Social documentation centers


In 1920, Albert Kahn turned the notion of “documentation” into something concrete and applied it in two different ways.

Its first application took the form of a public limited company named the Centre de Documentation, which included in one single structure The Archives de la Planète, the CNESP and (later in 1927) a biology laboratory. In its second iteration, he founded a social documentation center at Ecole normale supérieure (ENS) on the rue d’Ulm, endowed with annual financing of twenty thousand francs.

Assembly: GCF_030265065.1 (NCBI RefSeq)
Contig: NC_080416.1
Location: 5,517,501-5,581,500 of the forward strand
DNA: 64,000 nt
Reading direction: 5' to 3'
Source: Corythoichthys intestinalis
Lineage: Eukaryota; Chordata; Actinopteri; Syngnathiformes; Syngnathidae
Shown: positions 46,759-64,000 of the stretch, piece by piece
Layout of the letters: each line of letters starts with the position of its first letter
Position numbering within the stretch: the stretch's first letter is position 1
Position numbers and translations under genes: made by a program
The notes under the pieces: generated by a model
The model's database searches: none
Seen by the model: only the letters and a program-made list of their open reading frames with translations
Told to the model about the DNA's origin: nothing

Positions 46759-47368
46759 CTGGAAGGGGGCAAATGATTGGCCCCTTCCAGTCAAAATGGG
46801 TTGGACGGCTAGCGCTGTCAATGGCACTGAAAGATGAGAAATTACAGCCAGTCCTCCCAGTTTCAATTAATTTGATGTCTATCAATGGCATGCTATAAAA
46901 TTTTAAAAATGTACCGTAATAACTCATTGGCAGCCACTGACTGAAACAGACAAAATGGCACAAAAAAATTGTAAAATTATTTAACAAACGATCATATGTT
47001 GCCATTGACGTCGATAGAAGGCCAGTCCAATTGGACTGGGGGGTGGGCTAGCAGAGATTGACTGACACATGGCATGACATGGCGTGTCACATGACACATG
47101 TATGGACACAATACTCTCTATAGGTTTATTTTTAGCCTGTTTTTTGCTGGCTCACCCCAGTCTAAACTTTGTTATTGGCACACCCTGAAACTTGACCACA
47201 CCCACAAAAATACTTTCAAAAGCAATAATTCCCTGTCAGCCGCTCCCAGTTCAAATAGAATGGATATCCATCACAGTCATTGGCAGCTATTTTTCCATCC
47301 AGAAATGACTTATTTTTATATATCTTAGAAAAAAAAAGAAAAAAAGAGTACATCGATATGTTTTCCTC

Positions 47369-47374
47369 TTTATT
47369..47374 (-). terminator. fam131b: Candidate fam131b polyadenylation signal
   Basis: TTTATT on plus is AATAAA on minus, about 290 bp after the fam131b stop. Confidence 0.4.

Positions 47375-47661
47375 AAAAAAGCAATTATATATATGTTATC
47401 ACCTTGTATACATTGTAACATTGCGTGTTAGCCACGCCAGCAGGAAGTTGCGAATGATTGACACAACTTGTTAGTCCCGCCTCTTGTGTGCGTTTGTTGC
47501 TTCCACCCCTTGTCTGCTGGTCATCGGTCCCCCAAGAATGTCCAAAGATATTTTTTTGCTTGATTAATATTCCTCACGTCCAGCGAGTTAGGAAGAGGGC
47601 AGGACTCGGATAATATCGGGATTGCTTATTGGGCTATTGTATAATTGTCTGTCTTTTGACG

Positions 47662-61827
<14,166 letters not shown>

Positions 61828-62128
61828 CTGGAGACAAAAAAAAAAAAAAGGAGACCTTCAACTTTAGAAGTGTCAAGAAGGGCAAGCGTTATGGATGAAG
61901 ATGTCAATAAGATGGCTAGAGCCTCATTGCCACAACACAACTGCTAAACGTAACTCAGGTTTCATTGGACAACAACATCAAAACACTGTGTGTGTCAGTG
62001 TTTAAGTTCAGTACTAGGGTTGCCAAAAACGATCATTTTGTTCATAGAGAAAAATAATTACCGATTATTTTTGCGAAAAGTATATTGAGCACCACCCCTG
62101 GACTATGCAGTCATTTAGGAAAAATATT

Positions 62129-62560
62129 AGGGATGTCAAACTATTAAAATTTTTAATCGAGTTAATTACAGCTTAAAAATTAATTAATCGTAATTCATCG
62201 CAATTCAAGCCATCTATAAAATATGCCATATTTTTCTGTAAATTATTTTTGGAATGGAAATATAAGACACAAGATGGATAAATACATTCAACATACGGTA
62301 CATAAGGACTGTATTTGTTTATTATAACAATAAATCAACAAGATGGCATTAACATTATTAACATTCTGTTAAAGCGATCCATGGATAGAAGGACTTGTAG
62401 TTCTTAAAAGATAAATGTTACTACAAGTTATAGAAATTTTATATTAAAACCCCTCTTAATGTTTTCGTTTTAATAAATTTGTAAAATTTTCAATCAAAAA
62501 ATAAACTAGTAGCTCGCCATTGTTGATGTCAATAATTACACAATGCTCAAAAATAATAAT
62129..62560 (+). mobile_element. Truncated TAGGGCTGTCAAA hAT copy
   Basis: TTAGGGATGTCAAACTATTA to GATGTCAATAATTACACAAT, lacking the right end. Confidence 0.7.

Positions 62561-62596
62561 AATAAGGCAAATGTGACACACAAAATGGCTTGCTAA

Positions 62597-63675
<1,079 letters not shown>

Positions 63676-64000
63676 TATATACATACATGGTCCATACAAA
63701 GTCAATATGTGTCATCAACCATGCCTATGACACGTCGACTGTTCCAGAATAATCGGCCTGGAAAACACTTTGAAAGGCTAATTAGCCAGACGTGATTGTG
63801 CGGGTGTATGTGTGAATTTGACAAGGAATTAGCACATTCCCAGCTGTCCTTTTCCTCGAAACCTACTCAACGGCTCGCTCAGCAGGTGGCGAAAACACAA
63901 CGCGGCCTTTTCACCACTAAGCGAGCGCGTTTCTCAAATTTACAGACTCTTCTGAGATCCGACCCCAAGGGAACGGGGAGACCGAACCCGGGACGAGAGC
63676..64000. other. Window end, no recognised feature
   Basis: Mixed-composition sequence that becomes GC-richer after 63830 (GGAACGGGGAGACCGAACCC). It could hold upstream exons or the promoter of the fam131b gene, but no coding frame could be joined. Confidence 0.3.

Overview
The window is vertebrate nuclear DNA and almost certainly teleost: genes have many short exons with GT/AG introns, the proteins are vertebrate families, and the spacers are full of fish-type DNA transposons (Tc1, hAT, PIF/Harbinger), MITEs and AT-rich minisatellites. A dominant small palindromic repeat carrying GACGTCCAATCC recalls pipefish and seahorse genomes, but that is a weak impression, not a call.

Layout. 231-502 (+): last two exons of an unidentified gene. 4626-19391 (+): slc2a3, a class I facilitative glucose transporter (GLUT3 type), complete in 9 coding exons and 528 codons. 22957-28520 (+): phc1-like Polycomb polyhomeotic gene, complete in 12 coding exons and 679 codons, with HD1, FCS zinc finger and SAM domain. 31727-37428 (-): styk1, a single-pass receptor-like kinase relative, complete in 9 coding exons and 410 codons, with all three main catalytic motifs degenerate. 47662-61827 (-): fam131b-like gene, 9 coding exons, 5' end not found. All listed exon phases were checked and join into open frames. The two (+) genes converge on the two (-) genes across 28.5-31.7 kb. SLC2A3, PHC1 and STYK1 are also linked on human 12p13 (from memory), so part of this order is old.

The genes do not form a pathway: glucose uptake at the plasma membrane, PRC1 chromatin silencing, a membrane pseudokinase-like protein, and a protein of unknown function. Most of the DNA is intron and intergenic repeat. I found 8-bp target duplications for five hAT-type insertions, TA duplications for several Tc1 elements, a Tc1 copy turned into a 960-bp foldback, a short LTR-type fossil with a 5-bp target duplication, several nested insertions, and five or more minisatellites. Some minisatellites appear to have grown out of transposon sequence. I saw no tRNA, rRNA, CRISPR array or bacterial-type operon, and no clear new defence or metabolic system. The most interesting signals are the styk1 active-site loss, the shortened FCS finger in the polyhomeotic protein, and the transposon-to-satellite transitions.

For the patron, it was about fulfilling a need: knowledge about economic and social realities in documentary resources meant for researchers. Kahn was aware that contemporary society was not studied enough, specifically from a scientific perspective.


The sociologist Célestin Bouglé directed this new establishment open to students from ENS and the University of Paris, as well as workers who were interested. The documentary material provided was both national and international.


Since Kahn’s initial project was so vast, other centers were created: at ENS for young ladies (Sèvres) in 1927 as well at Grandes Ecoles and small-town universities. At the law school in Bordeaux, an Institute of Economic and Social Studies and Documentation was created in 1921. Co-financed by Kahn, its initial purpose was research and teaching, before eventually becoming Sciences Po Bordeaux.